Mark Kosower, cello & Jee-Won Oh, piano

Chamber Concert
Oak Ridge Unitarian Universalist Church

Frequent guests at international chamber music festivals, Mark Kosower and Jee-Won Oh have collaborated extensively, appearing in concert together and recording together worldwide.  Recent season highlights include a tour of South Korea and Cambodia, and performances in Switzerland, Germany and Austria. Ms. Oh also concertizes internationally as soloist and chamber musician.  Mr. Kosower is Principal Cellist of The Cleveland Orchestra and Teacher of Cello at the famed Cleveland Institute of Music. Find more information on Mr. Kosower’s cello residency in Oak Ridge at  

Notes by Becky Ball:

It is a rare privilege to hear a whole program devoted to sonatas for one or two instruments. The romantic sonata developed similarly to the symphony and concerto, with the main trends being the interrelation of themes between movements and the interlocking or merging of movements. After Beethoven, Brahms ranks first in importance in the history of the sonata form. The spotlight today is on a cellist and pianist whose sonatas will contain three movements in contrasting tempos: Fast-Slow-fast or Exposition-Development-Recapitulation.  And blessed be, they begin with Samuel Barber.  Fair or unfair, mention Barber and we immediately think of the movie Platoon and its stirring use of Adagio for Strings.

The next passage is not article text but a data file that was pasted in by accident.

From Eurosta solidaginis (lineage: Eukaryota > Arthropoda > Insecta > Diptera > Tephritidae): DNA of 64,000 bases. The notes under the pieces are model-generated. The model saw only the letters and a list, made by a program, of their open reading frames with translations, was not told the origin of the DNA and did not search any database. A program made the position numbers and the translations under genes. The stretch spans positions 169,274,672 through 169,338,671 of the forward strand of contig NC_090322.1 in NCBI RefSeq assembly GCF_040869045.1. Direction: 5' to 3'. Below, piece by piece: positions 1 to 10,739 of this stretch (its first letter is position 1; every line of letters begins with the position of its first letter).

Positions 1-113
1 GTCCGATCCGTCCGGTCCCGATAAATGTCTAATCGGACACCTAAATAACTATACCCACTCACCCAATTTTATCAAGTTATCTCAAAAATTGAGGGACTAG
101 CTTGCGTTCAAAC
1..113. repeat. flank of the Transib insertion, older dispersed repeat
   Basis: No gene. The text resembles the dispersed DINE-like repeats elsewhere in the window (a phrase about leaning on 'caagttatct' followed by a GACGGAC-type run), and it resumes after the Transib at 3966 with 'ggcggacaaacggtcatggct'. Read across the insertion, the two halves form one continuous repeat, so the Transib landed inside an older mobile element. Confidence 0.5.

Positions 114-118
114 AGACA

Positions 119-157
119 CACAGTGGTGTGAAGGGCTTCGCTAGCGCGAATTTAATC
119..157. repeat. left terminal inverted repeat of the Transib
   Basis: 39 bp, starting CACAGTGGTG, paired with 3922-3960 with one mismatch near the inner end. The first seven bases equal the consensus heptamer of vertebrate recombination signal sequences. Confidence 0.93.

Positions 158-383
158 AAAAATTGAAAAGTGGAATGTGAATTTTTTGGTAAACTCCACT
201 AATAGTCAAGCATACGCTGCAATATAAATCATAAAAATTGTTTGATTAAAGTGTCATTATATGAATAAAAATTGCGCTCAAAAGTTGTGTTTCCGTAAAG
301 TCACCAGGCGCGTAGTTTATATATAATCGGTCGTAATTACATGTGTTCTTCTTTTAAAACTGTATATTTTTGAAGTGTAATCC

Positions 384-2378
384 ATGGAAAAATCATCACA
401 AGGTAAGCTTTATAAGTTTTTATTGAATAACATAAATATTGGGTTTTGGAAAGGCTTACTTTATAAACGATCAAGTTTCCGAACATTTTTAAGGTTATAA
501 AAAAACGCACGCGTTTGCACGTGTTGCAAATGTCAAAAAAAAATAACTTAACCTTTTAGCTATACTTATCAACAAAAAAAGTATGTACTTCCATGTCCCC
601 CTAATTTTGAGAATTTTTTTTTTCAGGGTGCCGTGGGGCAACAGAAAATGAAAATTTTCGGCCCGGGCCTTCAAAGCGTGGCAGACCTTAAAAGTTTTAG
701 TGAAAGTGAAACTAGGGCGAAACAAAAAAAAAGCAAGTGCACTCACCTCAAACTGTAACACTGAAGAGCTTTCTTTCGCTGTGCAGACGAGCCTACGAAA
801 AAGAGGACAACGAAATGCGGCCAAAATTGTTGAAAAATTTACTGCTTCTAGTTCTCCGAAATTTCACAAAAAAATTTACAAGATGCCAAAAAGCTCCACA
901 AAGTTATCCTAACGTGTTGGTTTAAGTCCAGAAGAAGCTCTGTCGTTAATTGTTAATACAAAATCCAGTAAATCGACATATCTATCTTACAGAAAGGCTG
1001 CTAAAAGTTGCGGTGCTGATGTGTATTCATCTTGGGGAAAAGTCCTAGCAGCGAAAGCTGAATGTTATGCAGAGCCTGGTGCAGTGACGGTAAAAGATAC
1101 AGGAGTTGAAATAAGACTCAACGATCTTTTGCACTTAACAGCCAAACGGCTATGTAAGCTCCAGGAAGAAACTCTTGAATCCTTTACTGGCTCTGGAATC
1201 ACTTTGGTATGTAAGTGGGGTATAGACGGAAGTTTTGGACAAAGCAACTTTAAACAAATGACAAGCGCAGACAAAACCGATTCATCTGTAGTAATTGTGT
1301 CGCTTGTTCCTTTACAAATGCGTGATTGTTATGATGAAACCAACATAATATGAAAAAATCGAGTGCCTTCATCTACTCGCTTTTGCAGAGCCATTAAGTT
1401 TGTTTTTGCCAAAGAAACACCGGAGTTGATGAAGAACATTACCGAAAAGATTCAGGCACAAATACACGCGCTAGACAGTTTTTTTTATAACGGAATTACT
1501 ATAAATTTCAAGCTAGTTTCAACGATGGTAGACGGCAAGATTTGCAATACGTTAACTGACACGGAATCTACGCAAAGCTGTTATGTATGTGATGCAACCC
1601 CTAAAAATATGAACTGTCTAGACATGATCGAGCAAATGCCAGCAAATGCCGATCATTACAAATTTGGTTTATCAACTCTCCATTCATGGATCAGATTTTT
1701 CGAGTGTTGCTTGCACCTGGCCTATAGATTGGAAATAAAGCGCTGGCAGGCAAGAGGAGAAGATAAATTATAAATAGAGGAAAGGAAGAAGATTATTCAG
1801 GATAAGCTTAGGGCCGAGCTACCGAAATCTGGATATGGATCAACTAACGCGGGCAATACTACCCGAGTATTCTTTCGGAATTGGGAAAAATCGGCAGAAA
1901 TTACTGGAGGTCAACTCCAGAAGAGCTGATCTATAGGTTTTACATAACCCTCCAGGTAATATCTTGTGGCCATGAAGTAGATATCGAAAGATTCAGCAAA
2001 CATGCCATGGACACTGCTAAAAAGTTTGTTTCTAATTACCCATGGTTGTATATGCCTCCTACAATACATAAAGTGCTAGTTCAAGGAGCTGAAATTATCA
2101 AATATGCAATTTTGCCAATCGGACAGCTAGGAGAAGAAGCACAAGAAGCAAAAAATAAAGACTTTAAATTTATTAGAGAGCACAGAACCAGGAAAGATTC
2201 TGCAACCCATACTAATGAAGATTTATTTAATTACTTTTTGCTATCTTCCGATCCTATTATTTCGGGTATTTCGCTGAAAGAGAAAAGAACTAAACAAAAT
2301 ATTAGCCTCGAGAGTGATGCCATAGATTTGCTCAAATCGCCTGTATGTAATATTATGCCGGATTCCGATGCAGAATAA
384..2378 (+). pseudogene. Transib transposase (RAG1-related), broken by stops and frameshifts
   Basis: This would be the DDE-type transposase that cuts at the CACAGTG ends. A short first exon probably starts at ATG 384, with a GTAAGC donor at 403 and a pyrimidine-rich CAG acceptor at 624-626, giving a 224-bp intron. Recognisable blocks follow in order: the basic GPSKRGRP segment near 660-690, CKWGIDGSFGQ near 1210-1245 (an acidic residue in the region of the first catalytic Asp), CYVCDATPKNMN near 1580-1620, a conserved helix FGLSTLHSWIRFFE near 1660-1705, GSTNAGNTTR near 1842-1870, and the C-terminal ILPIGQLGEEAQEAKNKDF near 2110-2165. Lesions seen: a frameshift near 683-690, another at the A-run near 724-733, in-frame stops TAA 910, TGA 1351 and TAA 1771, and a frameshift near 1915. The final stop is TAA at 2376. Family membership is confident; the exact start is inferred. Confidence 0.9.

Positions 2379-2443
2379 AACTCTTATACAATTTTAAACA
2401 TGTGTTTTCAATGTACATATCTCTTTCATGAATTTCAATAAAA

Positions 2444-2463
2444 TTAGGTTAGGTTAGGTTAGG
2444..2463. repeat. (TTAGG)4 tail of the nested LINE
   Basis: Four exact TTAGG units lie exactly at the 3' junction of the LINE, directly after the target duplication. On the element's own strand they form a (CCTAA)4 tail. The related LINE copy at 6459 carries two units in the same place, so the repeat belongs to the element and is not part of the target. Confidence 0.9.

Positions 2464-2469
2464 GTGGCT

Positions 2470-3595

Sonata for Cello and Piano, Opus 6 - Samuel Barber (1932) – Neo  Romantic

At an early age, Barber became a charter pupil of the Curtis Institute of Music, where at age 14 he became one of the first students to study piano, composition, conducting, and singing.  He could have been a professional baritone, but he opted for composition under the eminent teacher Rosario Scaleroe. Since we are dropping names, the story goes that Barber and his life partner Gian Carlo Menotti went to see Arturo Toscanini to deliver two of Barber’s works for him to consider. Weeks went by with no word. Finally, both pieces were returned without comment. Barber was furious, but it turned out Toscanini liked them so much he memorized them, and both were premiered on nationwide radio with the maestro conducting the NBC Symphony Orchestra on May 5, 1938.

Musical talent ran in Barber’s family, and we think Samuel‘s lifestyle played an important role in a style which didn’t have to conform. He said no thank you to modern trends in composing, blithely ignoring the influence of Schoenberg and Stravinsky. He was an avid reader, especially of great literature.  That disposed him to niceties like melodic writing and poetic ideas.  A poem by James Agee inspired his Knoxville: Summer of 1915, for voice and orchestra.

Later in his career he won travelling scholarships with his Violin Sonata and overture to The School for Scandal.

What is a winner without rewards?  How about the American Prix de Rome and two Pulitzer and Guggenheim Fellowships.  And yet when asked what happens when he composed, his reply was “I really don’t have the faintest idea.”

BONUS FACT – A portion of a letter written to Samuel’s mom on the